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Drought Monitoring with LiDAR Drones – Nasa’s Perspective

Drought Monitoring with LiDAR Drones – Nasa’s Perspective


The escalating challenges of global warming, particularly the increasing frequency and severity of droughts, have prompted a pivotal study by NASA titled “Drought Monitoring with Drones, A Hundred Fields at a Time”. This research underlines the critical need for advanced drought monitoring techniques. Traditional satellite-based systems, while useful, are insufficient for detailed local analysis. This gap has been addressed in NASA's innovative exploration of LiDAR drone technology and how it can aid in environmental drought monitoring. In this context, products like the DJI M350 drone and the DJI L2 LiDAR sensor are not just tools but revolutionary solutions in environmental monitoring.



The Limitations of Satellite-Based Drought Monitoring

NASA's study identifies significant limitations in current satellite-based drought monitoring systems. For example, NASA’s Soil Moisture Active Passive (SMAP) satellite produces data at a resolution of 36 km, which improves to only 3 km even when combined with radar measurements. This resolution is deemed useful at regional rather than local spatial scales. These systems lack the necessary resolution and frequency to accurately capture local environmental changes, often hindered by cloud cover and unable to provide real-time data. Drones, on the other hand, offer enhanced precision and flexibility, capable of covering larger areas of land and reaching difficult-to-access areas.



Advantages of LiDAR Drones in Drought Monitoring

The NASA study advocates for the use of LiDAR drones, which stand out for their agility, precision, and efficiency. These drones, equipped with Light Detection and Ranging (LiDAR) sensors, hyperspectral cameras, and weather sensors, provide a more nuanced and comprehensive approach to drought monitoring:


  1. Detailed Local Analysis: LiDAR sensors in combination with hyperspectral, and RGB sensors can capture high-resolution data, providing intricate details about soil moisture levels, plant health, and other vital drought indicators. This level of detail is invaluable for local agricultural management and environmental conservation efforts.


  1. Real-Time Data Collection: Unlike satellites, drones can offer real-time data, enabling environmental agencies to respond quickly to changing drought conditions. This immediate data access is critical for effective water resource management and mitigating the impacts of droughts.


  1. Versatility and Accessibility: Drones can access areas that are otherwise difficult to reach, providing a more comprehensive view of the terrain. This versatility makes them an indispensable tool for environmental consultants and surveyors.


Challenges and Solutions in Implementing Drone-Based Systems

While advocating for drone technology, NASA's study also addresses the challenges in implementation. Technical issues like battery life and data processing, alongside regulatory hurdles, are significant. The study emphasizes the need for ongoing technological advancements and collaboration between government and private sectors to navigate these challenges effectively.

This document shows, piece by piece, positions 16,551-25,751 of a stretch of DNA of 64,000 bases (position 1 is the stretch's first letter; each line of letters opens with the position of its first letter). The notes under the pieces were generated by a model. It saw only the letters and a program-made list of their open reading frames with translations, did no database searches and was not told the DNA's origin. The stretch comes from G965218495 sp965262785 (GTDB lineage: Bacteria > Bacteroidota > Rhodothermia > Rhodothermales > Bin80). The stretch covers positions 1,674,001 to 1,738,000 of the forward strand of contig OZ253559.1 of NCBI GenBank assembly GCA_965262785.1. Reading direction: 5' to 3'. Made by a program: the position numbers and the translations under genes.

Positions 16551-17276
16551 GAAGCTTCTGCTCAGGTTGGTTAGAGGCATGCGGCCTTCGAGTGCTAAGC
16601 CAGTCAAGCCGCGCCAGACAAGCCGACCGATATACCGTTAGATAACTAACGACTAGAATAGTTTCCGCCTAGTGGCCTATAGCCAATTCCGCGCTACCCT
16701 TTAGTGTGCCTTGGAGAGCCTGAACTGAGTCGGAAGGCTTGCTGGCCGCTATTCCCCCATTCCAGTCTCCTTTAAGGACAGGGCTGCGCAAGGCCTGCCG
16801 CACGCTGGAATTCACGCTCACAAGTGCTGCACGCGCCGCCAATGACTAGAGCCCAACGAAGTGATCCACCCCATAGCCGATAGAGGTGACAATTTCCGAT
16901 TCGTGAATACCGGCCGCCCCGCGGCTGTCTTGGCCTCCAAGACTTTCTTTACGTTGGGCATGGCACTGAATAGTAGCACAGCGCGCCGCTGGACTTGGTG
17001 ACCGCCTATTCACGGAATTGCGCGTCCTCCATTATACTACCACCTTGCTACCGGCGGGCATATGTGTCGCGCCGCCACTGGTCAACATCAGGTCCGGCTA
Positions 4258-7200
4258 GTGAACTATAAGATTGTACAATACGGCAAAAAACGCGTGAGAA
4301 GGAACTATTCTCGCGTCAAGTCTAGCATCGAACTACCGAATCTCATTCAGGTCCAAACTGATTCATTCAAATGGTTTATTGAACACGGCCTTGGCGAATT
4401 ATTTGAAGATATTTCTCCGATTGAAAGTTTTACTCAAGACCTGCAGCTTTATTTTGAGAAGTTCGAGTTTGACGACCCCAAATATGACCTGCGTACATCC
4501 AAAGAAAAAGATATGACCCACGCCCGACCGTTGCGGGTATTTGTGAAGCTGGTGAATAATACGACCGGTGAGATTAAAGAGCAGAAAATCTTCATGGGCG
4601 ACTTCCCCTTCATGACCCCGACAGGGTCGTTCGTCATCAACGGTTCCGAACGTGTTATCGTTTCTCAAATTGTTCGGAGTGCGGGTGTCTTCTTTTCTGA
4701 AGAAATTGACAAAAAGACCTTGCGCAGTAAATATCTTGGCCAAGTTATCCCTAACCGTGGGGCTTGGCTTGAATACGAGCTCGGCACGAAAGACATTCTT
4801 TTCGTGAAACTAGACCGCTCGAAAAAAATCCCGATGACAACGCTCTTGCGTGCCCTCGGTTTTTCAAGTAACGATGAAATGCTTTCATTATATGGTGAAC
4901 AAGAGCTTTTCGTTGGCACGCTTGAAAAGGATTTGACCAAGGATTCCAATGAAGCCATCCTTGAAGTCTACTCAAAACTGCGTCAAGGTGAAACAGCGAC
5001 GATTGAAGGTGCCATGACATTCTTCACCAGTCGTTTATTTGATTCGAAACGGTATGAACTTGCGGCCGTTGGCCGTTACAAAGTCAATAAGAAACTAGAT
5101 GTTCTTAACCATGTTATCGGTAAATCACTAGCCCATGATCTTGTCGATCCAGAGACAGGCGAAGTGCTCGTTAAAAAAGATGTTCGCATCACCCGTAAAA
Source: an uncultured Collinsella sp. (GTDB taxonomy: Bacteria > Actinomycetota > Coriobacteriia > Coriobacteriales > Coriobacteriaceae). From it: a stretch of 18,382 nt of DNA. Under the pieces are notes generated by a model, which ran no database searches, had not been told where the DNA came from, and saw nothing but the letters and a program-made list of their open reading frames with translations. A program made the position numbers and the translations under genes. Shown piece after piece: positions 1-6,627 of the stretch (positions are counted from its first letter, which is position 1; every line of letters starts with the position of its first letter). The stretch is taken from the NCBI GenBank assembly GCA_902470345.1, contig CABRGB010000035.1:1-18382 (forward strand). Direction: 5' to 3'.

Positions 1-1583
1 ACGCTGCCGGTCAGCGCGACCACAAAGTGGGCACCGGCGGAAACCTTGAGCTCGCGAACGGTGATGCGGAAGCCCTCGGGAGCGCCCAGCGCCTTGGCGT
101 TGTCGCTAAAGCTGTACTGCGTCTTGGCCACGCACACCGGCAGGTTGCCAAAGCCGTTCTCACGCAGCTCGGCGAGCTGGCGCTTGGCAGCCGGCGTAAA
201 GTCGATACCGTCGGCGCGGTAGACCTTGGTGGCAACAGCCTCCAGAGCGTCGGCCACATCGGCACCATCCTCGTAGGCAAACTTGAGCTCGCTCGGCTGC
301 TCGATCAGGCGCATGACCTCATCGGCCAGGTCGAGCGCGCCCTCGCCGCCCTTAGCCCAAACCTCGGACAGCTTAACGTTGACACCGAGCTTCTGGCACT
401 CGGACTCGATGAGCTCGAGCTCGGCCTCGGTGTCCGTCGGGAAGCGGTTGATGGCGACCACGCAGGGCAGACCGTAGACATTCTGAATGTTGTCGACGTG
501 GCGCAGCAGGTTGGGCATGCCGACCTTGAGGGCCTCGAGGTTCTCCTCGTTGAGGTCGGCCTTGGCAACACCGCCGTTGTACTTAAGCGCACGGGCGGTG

NASA  identified several agricultural and non-agricultural applications for drones in drought monitoring:

Agricultural Applications


  1. Leak Detection in Irrigation Systems: Drones can be used to detect leaks in water distribution pipes and irrigation systems on farms. By analyzing soil moisture data and observing increased vegetation in specific areas, drones can identify leaks, which is particularly useful for monitoring pipes that span large distances.


  1. Groundwater Monitoring: Proper monitoring of groundwater is vital for the sustainability of water supply, especially for rural residents who rely on groundwater from wells. Drones can help in developing groundwater sustainability plans by providing information on groundwater levels over wide areas. This data assists in preventing over-pumping and reducing the effects of droughts.


Non-Agricultural Applications

  1. Urban Drought Management: Drones can play a critical role in managing droughts in urban environments. They can be used for monitoring and measuring stress and pressures on water facilities such as dams, treatment facilities, and piping. Thermal cameras on drones, like the DJI H20T, can monitor the heat created from structural stresses or uplift pressures, helping to prevent catastrophic damage to water facilities.


These applications demonstrate the versatility of drones in both agricultural and urban settings, highlighting their potential to significantly contribute to effective drought management and water conservation. 

As we navigate the challenges posed by global warming, the role of innovative technologies like LiDAR drones in environmental monitoring becomes increasingly crucial. For professionals in environmental surveying and consultancy, embracing these technologies not only offers a competitive edge but also contributes significantly to global sustainability efforts. As such, environmental agencies are encouraged to invest in drones and LiDAR sensors, paving the way for a more resilient and proactive approach to drought monitoring and management. 

To learn more about how drone technology can be utilized in environmental drought monitoring operations, contact us today! As per the Candrone Standard, any equipment you purchase from us will come bundled with complimentary training.


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